Stepping up to care for students and community - Part 1
Navigating this new, temporary, normal can be difficult. Despite schools being closed, our students, their families and our communities still need to be served. Schools across the state are taking up the charge. The work looks different, but our members are stepping up. Here are a few of those stories.
In Oakesdale, WA. the Nighthawks have found creative ways to ensure their students' needs are met during school closures. Earlier this week, working as a team, they successfully delivered meals and homework to students and their families. Oaksdale staff also transplanted plants for FFA and collaborated to ensure students could continue learning during our time away from our school buildings.
Former teacher, paraeducator and WEA-Retired member Marilyn Meyer often volunteers at her local elementary school in West Seattle. This week, she visited her neighborhood playground and rode her bike up and down the street to tell parents where they could pick up free lunches for their students. She has also collected books for a middle school teacher to give to students and dropped off a stack of books with a family who has nine children in Seattle Public Schools.
Highline Education Association members Shawn Kelly and Shoshanna Cohen were at White Center Heights Elementary mid-day today to let kids choose books to take home from a little “makeshift” library they have created. Kelly, a speech language pathologist, and Cohen, a K-5 STEAM specialist also picked up building kit donations from Home Depot so their students could build their own binoculars at home. “I knew Shoshanna was thinking the same thing I was the day after schools closed in terms of how are we going to help these kids,” Kelly says.
Vancouver EA member, Mason Quiroz, a 6th grade math teacher at Alki, is creating YouTube lessons for his students until they are all back in class together. "By this time of year we have hopefully established strong relationshops with our students. They are used to our voices, our faces. It's more than just academic learning. It's letting our students know that even though we aren't in class, we are still together. We still care and to us you're more than a student," says Quiroz. You can view his lessons on his YouTube channel, Mr Qs Message.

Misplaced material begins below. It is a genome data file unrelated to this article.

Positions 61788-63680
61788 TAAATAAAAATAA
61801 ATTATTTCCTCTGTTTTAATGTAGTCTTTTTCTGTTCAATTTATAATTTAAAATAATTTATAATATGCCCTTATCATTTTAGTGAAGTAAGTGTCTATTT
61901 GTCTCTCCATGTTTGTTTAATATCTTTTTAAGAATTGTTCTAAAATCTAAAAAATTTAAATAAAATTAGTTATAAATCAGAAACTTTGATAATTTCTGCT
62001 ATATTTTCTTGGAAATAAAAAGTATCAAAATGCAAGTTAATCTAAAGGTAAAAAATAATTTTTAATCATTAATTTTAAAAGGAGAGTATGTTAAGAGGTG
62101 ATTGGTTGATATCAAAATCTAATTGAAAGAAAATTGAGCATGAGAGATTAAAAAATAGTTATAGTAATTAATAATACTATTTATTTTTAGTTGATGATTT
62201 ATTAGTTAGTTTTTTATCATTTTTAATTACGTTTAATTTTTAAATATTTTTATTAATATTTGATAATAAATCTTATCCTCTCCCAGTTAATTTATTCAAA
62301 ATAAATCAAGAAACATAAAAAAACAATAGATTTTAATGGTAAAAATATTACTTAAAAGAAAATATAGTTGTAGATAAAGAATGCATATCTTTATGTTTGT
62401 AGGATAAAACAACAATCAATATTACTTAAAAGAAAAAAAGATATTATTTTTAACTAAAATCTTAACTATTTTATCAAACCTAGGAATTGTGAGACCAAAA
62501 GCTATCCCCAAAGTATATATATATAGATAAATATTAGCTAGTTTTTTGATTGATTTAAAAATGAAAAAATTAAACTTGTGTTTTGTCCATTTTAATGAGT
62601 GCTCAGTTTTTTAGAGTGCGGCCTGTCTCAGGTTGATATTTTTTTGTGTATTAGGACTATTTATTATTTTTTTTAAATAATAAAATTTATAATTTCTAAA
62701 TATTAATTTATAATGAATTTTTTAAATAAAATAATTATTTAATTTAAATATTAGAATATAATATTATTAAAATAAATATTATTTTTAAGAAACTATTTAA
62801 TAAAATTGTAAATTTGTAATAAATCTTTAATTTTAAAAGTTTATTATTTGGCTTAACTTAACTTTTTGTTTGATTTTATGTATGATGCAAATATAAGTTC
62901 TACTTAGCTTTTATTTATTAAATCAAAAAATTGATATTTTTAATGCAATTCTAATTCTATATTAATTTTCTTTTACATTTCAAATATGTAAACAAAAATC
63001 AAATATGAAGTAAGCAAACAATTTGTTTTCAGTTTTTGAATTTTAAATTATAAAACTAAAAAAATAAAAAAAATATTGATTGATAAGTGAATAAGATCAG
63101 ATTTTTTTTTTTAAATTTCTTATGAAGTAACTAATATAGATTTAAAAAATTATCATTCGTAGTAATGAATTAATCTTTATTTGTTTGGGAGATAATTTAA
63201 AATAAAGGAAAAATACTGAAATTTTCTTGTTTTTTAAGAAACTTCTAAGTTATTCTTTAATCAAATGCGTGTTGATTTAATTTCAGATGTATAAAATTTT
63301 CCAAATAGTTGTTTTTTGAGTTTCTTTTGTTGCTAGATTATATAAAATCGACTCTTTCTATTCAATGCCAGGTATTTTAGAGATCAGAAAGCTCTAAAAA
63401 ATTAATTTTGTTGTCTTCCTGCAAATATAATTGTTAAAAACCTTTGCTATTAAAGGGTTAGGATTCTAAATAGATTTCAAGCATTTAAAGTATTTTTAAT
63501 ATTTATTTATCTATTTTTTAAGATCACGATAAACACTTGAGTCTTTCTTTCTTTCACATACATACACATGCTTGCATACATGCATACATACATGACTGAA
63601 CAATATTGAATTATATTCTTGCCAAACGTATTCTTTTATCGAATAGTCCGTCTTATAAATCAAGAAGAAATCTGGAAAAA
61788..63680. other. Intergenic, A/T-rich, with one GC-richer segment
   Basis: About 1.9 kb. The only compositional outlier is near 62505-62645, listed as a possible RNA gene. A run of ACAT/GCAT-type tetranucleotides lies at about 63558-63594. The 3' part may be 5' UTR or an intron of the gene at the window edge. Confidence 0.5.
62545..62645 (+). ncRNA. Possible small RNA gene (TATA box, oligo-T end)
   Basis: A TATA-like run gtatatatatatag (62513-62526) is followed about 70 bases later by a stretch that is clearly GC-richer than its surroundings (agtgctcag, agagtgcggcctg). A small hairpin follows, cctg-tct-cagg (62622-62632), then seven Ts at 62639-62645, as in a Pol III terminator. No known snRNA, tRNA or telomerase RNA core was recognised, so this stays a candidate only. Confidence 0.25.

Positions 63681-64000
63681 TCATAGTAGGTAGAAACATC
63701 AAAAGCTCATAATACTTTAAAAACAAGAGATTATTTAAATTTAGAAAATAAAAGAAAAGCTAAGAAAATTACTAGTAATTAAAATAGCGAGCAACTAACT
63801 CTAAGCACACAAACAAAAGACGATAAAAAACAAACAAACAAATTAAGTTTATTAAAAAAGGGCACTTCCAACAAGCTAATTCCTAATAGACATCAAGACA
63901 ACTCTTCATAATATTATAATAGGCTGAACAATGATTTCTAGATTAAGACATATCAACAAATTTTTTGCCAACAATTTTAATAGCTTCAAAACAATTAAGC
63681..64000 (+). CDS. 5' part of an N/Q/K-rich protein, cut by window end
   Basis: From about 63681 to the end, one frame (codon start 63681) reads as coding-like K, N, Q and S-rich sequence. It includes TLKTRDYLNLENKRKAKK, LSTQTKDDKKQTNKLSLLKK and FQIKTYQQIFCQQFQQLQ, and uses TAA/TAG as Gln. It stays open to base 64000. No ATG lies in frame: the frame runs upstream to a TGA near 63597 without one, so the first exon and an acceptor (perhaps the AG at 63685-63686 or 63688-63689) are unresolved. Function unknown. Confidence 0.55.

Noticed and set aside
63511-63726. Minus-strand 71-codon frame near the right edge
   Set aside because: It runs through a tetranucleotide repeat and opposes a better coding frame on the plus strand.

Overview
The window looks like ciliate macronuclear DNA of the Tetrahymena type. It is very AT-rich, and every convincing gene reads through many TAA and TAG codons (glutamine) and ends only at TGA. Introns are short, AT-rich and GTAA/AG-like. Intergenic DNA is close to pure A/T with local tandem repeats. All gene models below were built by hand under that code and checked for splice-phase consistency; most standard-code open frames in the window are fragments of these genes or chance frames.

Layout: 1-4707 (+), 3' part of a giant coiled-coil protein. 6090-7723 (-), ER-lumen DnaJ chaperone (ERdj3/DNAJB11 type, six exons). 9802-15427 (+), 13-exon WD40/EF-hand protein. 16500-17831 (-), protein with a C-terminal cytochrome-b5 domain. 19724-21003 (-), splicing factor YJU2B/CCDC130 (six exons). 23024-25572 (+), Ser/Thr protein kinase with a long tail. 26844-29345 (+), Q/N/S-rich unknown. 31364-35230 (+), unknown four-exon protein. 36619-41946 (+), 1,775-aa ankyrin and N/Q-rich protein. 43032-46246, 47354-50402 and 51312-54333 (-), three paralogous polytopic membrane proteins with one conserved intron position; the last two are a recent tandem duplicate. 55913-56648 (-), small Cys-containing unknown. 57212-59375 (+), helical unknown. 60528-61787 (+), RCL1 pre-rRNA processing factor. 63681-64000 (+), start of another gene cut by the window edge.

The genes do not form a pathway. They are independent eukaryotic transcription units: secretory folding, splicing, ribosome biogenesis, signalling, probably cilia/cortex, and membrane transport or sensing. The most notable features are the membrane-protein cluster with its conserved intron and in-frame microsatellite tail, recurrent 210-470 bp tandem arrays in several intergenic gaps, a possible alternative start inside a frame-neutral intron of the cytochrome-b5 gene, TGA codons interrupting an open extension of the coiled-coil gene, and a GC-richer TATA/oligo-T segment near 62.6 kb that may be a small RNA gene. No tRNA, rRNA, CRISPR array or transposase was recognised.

Seattle Education Association educator Erin Munavu and other colleagues are using their phones to create clips of themselves reading aloud. Munavu is doing this while caring for her own two elementary aged children. "I wanted to send my students a connection to school and the classroom, since their daily lives have been completely uprooted. If I'm missing them, I'm guessing they are missing me (at least a little!). I'm hopeful that all students can access my video and I'm planning to reach out to those I haven't heard from yet to see if they need communication from me in a method that is not email."
She says they are taking the quarantine seriously because the faster everyone does that, the better the chances are for not overwhelming hospitals and for saving lives.
Spokane EA members, like educator Amanda Mills and her colleagues at Hamblen Elementary and Ferris High School, are hard at work creating packets for their students to take home during the closure. Along with a focus on ensuring we continue to meet students' basic needs, also foremost on educators minds is deeper learning and enrichment by keeping students enagaged and excited about learning.
In West Seattle, nutrition service workers at Sealth High School spent their St. Patrick's Day making and handing out grab-and-go lunches for all students. There were plenty of bags and plenty of food to ensure our students' basic needs are met.
Seattle Education Association school nurse Jessica Ravitsky adjusts in the new, temporary kind of normal. Recently, she took her fifth-grade son and sevveral othe neighborhood thirs- through sixth-grade students to Lincoln Park where they spent hours finding, drawing and identifying plants. Read more
What is happening in your areas of the state? Send us pictures and anecdotes to WEA@washingtonea.org, so we can share your hard work and dedication to Washington students and their families through these difficult times.